MonteCarloA week ago, her smile shone out bright when she arrived back at the meeting hotel in Berlin after the final TDK Golden League of the season. Christine Arron was carrying two bunches of flowers, but no winner’s cheque.
Tonight, the golden girl of French athletics had no flowers, no winner’s cheque, but still a smile.
Athletics is often all about who finishes first, but here, as Arron was beaten by the narrowest of margins by Veronica Campbell, of Jamaica, in a superb 100m at the IAAF World Athletics Final, you had to wonder whether today would bring a fitting end to her 100m season (she runs the 200m tomorrow).
Take nothing away from Campbell, who herself this year has shown incredible versatility. She started the summer with a five-year unbeaten record in the 200m which she lost in London in July, but is now $30,000 richer because of her speed over the 100m.
Who would have predicted that three months ago? Equally, who could have speculated that on the day that Arron runs her fastest time of the season, she would not win.
But it happened in a glorious finale to the first evening of the summer’s last major track and field competition as Campbell triumphed in 10.92 from Arron, second in 10.93, with Lauryn Williams, of the USA, third in 11.04.
It looked as though Arron would win, but in the end she did not have enough. She collects $20,000 for second and will aim to turn the tide on Campbell in what should be a mouth-watering 200m this afternoon.
Arron ended one victory away from a share of the Golden League jackpot that was claimed by Russian Tatyana Lebedeva’s unbeaten six-meeting streak in the Triple Jump.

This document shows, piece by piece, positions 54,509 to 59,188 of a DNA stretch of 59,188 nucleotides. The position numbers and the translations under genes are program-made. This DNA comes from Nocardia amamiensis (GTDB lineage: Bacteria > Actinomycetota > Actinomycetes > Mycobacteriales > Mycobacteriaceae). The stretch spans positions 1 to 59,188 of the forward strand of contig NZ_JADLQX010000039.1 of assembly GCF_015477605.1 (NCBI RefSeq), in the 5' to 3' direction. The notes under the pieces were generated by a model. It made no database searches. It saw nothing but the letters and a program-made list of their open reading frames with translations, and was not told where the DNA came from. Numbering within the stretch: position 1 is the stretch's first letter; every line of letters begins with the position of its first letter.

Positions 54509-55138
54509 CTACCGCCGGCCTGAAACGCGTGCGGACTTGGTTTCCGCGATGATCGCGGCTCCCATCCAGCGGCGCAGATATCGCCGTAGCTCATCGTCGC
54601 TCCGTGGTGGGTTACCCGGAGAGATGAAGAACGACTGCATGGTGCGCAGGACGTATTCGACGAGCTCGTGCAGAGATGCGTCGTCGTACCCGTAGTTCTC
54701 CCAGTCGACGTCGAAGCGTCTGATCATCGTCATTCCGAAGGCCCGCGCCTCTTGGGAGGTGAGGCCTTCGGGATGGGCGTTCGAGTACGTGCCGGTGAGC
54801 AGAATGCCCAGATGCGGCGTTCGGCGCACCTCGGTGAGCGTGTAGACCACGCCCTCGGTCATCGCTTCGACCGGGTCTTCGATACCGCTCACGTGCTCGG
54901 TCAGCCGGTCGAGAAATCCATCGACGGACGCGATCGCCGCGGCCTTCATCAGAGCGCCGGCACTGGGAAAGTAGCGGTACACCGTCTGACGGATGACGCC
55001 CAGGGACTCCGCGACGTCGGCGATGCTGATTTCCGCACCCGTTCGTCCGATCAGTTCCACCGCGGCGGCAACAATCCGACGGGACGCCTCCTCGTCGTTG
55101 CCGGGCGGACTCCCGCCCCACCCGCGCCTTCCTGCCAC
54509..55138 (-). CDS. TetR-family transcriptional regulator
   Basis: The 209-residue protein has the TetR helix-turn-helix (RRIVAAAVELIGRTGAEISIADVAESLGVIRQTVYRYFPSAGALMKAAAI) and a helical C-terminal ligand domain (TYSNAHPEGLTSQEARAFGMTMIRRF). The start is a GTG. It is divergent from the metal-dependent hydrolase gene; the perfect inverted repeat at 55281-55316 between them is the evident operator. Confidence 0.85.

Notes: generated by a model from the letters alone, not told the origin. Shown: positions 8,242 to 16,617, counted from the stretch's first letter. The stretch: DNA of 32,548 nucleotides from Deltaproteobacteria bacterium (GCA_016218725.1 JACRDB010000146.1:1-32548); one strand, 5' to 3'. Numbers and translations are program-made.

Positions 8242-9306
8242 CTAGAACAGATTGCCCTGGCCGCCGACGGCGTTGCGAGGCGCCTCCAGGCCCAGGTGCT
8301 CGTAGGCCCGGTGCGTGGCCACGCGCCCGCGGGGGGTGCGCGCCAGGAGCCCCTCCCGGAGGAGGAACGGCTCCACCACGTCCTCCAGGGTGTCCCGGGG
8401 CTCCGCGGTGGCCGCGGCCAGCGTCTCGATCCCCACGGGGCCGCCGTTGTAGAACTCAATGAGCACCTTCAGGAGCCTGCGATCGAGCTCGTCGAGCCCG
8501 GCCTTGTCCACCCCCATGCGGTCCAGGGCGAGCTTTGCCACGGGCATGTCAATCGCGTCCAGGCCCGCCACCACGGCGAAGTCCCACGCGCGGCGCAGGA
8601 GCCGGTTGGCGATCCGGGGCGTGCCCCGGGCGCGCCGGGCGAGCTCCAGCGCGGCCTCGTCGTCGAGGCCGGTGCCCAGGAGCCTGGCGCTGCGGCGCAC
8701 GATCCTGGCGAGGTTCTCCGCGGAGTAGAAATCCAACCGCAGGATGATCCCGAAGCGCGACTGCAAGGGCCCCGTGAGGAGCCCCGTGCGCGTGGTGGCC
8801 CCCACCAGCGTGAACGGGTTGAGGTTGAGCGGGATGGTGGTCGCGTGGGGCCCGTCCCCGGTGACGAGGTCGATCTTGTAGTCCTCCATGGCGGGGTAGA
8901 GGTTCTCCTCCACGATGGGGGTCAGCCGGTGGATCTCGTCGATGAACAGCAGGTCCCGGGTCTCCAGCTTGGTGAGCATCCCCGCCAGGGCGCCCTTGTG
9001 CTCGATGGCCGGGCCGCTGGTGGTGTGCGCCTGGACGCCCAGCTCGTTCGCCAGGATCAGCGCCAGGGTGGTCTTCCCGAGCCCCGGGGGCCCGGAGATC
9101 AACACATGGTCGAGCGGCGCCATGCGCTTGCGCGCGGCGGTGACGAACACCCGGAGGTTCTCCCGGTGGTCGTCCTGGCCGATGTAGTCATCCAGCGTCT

Arron, the 1998 European 100m champion, lost in Zurich, five days after Helsinki, where she had won bronze in both individual sprints. Prior to the World Championships in Helsinki, where Arron won individual bronze in both sprints, only Lebedeva and her were left in with a shout of the million dollar jackpot.
Since Zurich, at the two remaining TDK Golden League meetings, Arron has triumphed. As she did so in Berlin last Sunday, the organisers were writing Lebedeva’s name onto the million dollar cheque.
It is a measure of the athlete that Arron is, that she could smile the way she did in Berlin - and she did tonight too, congratulating Campbell.
But the one athlete who received the biggest cheer of the night, being so close to home, was beaten again.
How she will now react will be fascinating. Will Arron try to attack from the gun in tomorrow’s 200m? She is in lane five, on her left is Allyson Felix, the World champion from America, while Campbell is on her right.
Arron is experienced enough to deal with pressure. But this time, she might just wonder whether in under-23 seconds the outcome will be in her favour.
Samuel Peters for the IAAF